Monday, 10 September 2007
Estimation of electron traps in carbon-60 field-effect transistors by a thermally stimulated current technique, by Toshinori Matsushima, Masayuki Yahiro, and Chihaya Adachi
Ballistic quantum transport in a nanoscale metal-oxide-semiconductor field effect transistor, by Vijay K. Arora, Michael L. P. Tan, Ismail Saad, and Razali Ismail
Tuning of electrical characteristics in networked carbon nanotube field-effect transistors using thiolated molecules, by Chun Wei Lee, Keke Zhang, H. Tantang, Anup Lohani, S. G. Mhaisalkar, Lain-Jong Li, T. Nagahiro, K. Tamada, Y. Chen
These are three quite different topics, but I think that they are interesting enough.
Thursday, 6 September 2007
I also want to congratulate Prof. Yannis P. Tsividis, who is the recipient of the 2007 Gustav Robert Kirchhoff Award, that goes to those providing outstanding contributions to the fundamentals of any aspect of electronic circuits and systems that has a long-term significance or impact. Again, Prof. Tsividis is a mythical figure in the field of Device Modeling.
In brief, many congratulations for them and for all the other recipients of the IEEE Awards!
Wednesday, 5 September 2007
By participating in this seminar, you will learn and understand:
- How to establish a measurement accuracy budget for an application
- How to account for central and parasitic sources of error
- How to match your accuracy requirements with the appropriate DMM
- How to calculate system test uncertainties and errors
This seminar is recommended for development and test engineers and scientists who need to make high precision electrical measurements using widely available, highly accurate 6½-digit DMMs.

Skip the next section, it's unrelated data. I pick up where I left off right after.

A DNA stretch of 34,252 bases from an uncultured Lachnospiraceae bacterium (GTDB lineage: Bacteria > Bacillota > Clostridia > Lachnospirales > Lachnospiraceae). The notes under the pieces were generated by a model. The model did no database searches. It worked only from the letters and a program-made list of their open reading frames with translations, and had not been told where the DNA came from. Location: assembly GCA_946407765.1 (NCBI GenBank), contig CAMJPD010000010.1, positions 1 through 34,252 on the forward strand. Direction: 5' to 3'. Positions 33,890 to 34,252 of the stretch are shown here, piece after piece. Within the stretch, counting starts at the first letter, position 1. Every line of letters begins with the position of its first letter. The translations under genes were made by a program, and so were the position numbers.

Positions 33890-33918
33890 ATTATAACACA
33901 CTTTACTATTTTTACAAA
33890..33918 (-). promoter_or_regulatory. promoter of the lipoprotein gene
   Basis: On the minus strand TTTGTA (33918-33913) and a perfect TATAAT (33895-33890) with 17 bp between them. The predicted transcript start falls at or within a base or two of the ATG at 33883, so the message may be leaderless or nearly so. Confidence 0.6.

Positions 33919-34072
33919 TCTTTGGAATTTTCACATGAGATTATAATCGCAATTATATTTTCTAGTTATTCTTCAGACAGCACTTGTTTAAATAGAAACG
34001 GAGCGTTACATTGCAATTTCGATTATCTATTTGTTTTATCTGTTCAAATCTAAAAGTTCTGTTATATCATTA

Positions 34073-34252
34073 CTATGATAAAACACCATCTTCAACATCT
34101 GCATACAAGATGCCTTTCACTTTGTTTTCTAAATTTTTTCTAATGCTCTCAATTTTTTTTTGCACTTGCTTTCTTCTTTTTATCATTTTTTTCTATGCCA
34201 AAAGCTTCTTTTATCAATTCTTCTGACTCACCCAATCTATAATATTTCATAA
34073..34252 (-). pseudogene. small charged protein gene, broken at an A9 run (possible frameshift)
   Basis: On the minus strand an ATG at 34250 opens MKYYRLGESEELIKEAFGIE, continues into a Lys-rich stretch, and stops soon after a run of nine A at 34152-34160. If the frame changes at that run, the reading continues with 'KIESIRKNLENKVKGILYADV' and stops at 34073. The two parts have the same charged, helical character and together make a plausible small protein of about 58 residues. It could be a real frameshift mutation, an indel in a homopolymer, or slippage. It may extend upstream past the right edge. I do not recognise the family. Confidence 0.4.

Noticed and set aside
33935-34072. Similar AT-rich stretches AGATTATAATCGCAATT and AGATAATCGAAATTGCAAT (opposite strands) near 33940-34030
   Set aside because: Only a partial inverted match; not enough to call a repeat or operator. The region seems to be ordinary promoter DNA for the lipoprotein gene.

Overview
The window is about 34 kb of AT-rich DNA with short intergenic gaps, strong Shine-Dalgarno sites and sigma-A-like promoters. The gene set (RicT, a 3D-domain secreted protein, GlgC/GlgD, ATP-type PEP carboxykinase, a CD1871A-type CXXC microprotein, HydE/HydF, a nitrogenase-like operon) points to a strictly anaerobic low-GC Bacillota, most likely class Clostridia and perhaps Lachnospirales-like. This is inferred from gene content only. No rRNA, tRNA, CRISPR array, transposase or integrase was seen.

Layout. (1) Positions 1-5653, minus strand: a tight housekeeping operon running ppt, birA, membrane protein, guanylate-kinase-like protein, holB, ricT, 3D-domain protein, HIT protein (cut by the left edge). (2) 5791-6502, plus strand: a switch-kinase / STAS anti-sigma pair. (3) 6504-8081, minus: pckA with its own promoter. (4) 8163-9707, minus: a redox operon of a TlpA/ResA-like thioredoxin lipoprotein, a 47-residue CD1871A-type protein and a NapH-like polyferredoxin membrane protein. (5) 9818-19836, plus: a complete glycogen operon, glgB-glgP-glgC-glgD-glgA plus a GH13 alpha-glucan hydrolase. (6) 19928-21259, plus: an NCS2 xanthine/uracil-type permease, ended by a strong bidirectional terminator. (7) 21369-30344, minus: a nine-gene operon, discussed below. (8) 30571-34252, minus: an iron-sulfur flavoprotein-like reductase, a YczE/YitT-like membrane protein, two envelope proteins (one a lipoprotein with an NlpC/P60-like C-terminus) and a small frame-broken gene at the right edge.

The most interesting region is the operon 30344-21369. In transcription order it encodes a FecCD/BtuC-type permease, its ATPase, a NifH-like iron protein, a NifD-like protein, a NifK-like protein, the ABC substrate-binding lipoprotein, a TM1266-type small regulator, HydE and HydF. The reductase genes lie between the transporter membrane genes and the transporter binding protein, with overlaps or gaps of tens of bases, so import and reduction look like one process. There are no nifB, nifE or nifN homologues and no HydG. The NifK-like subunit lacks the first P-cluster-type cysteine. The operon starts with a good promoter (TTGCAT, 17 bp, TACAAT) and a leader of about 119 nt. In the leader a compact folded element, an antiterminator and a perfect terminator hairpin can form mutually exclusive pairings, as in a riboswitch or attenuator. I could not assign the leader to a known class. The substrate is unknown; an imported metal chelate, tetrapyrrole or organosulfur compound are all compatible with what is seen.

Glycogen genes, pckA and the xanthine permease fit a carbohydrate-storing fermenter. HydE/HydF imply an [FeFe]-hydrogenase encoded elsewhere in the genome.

About the Presenter:Chuck Cimino is the Marketing Director for Multi-Application Instruments at Keithley Instruments, Inc. in Cleveland, Ohio. He joined Keithley Instruments in 1981 and has held many positions, including Test Engineer, Design Engineer, Project Manager, and Product Marketer.
The seminar will be broadcasted over the internet and requires your registration prior to the event.
When is it?
|Europe:||Thursday, September 13, 2007|
15:00 Central European Time
To register for this FREE webcast seminar click here.
Sunday, 2 September 2007
The program is VERY interesting, with five stellar speakers, and, best of all, the admision is free...
P R O G R A M
Dr. Francisco J. Garcia Sanchez, /Universidad Simón Bolivar, Caracas, Venezuela
De la Microelectrónica a la Nanoelectrónica: Una Visión de la Evolución de los Dispositivos Electrónicos.
Prof. Krishnendu Chakrabarty, /Duke University, USA
Modular Testing of Core-Based System-on-Chip Integrated Circuits.
Prof. Rajendra Singh, /Clemson University, South Carolina, USA
Nanotechnology and Pathways to Green Energy Conversion
Prof. Naveen K. Yanduru , /Design Manager, Texas Instruments, Inc. Dallas, Tx, USA
Front-ends in deep sub-micron CMOS with an example of a WCDMA, GSM/GPRS/EDGE receiver front-end without inter-stage SAW filter in 90nm CMOS.
Dr. Mauricio Terrones, /Advanced Materials Department, IPICyT, San Luis Potosí, México.
Recent Advances on N-doped Carbon Nanotubes: Applications and Biocompatibility
For more information:
Dr. J. Alejandro Díaz
Tel y Fax: (222) 2470517